The share of total consumer payments made by plastic card continues to grow, but both consumers and merchants still rely on cash to make low value payments. Contactless payments are aimed at removing some of these cash payments.
The new payment technology is designed to make it quicker and easier for consumers to make low-value payments by card. To make a contactless payment, the consumer simply has to tap or wave their card – or other payment piece such as a watch or key fob – on a reader at a point of sale. Within half a second, the payment is verified and the transaction is completed; there is no need to sign or enter a PIN for low value transactions.
The technology offers particular benefits to both consumers and retailers in sectors where speed is important, such as quick-service restaurants, pubs and bars, convenience stores, and petrol stations. It is aimed entirely at replacing cash. Consumers benefit from far speedier service, while also benefiting from the convenience of not having to carry as much cash.
Contactless transactions are secure. The value of a contactless transaction is capped at quite a low level, while consumers would still face zero liability for any losses due to cards being lost or stolen. In addition, programs built on EMV (chip and PIN) technology offer the same authentication security as a standard card transaction.
According to Datamonitor, the value of cash payments below $25 made in six key contactless retail sectors in 2004 was $724 billion (E582 billion). Petrol retailing (both petrol and service station convenience retailing) offers the greatest opportunity; $376.4 billion of low value cash payments were made in this sector in 2004. This is followed by convenience stores, with $168.3 billion.
US and Asia lead the way
The US is the largest contactless payment card market in the world. At the end of Q1 2006, there were over 10 million American Express, MasterCard, and Visa branded contactless devices in circulation in the market (card-based, and other form factors such as key-fobs and miniature cards), and these are accepted at over 30,000 merchant outlets. Several banks now issue contactless products to their customers, led by Chase Bank, which began a full commercial launch in summer 2005.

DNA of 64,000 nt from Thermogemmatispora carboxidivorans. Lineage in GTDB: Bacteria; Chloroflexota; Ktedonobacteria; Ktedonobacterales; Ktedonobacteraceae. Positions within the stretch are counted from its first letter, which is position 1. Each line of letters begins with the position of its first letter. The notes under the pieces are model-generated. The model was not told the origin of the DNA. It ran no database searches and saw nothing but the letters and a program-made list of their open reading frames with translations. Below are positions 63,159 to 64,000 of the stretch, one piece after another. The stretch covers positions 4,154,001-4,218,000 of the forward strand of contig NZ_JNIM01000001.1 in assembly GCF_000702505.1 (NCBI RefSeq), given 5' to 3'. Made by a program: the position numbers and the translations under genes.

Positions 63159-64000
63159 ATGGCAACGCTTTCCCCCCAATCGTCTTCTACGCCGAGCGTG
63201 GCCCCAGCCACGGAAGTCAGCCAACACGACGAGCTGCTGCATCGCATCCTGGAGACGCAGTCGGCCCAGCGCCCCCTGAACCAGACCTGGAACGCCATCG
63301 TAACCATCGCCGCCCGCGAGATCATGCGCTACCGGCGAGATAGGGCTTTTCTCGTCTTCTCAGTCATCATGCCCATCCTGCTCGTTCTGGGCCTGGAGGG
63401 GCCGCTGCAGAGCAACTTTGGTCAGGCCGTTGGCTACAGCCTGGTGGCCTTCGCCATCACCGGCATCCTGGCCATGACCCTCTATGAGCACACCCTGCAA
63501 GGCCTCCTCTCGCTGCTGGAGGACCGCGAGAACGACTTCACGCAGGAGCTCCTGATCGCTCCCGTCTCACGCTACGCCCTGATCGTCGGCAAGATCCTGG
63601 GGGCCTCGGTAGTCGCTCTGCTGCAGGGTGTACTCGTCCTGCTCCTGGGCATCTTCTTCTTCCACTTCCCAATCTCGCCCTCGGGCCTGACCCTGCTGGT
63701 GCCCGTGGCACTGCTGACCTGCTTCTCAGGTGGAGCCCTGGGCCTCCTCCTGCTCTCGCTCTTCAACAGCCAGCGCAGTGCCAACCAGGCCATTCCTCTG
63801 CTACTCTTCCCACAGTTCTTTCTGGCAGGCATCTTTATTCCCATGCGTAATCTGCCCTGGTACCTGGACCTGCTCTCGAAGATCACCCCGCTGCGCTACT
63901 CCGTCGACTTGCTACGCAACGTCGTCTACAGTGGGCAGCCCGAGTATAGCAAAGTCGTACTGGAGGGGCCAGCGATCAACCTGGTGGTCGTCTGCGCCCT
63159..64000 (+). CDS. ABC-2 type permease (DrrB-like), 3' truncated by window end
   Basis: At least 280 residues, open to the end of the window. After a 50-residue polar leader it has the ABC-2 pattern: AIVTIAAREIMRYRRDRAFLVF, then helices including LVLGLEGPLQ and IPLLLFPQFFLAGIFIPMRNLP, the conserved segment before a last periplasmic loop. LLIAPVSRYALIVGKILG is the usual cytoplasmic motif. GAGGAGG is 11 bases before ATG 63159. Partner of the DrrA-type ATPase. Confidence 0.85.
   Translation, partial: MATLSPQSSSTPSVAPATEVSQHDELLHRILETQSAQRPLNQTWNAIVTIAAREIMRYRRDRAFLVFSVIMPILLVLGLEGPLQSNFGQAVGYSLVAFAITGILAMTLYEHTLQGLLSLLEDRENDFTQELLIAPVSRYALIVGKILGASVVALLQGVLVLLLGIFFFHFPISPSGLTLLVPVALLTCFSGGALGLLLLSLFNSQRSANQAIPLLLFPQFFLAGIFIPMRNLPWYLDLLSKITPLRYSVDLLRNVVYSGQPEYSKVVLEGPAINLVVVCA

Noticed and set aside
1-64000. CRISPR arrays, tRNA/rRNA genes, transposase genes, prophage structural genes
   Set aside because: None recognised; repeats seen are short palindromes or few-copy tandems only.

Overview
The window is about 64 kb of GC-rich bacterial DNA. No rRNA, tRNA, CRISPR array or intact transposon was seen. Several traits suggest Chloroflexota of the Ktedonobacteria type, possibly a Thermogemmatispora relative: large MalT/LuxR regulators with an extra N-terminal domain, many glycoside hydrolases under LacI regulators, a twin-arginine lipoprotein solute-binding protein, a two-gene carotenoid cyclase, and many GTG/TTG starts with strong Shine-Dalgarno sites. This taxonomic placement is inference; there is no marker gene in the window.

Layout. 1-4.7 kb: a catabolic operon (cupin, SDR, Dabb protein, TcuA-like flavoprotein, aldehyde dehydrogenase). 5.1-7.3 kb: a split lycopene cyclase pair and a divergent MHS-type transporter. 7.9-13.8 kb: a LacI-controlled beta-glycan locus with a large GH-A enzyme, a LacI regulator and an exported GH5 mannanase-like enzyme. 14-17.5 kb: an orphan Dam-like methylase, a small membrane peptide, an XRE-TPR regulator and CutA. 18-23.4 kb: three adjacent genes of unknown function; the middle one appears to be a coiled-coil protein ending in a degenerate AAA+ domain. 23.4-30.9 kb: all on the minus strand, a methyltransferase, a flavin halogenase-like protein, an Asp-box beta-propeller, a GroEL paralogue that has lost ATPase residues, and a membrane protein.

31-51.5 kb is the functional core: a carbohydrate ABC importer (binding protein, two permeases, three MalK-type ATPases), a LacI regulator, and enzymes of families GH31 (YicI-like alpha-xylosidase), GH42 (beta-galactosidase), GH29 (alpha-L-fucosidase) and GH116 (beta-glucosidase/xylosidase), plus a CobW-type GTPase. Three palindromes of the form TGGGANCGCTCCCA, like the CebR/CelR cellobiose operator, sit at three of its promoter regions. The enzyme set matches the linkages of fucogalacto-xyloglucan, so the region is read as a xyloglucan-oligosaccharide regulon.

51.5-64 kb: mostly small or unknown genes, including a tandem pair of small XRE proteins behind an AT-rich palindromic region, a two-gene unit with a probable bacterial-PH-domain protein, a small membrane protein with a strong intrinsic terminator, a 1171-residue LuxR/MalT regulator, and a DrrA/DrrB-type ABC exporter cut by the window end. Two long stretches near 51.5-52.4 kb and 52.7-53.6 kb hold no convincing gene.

Unsurprisingly, the largest opportunity for contactless payments is in the US. The potential for contactless payments in this market is $226 billion, of which close to half is accounted for by petrol retailing. Interestingly, the fast food sector is the second most important in this market, which differs from the global average.
In the Asia-Pacific region, contactless payments have been deployed in Malaysia, Taiwan, Japan, South Korea, and Singapore. Japan is the largest market for contactless payments in the region. It is estimated that $71 billion of low-value cash transactions were made in the six selected sectors in 2004, greater than both the UK and Germany. Again, petrol retailing is the most important sector, followed by convenience stores.
UK and Germany greatest opportunities in Europe
There has been little activity in Europe to date, largely because issuers have been focused on the migration to EMV, but it is understood that developments are only around the corner. Indeed, Royal Bank of Scotland has already announced a trial of contactless payments in the UK for summer 2006.
The UK and Germany present the greatest opportunity for contactless payments, with $59 billion and $51 billion of low-value cash transactions in the chosen sectors respectively. Again, petrol retailing is the most important sector in both of these markets, but it is interesting to note that pubs & bars is the second most important merchant area in the UK ($18.6 billion), while in Germany the second largest is convenience store retailing ($11.5 billion).
This article is from the CBROnline archive: some formatting and images may not be present.
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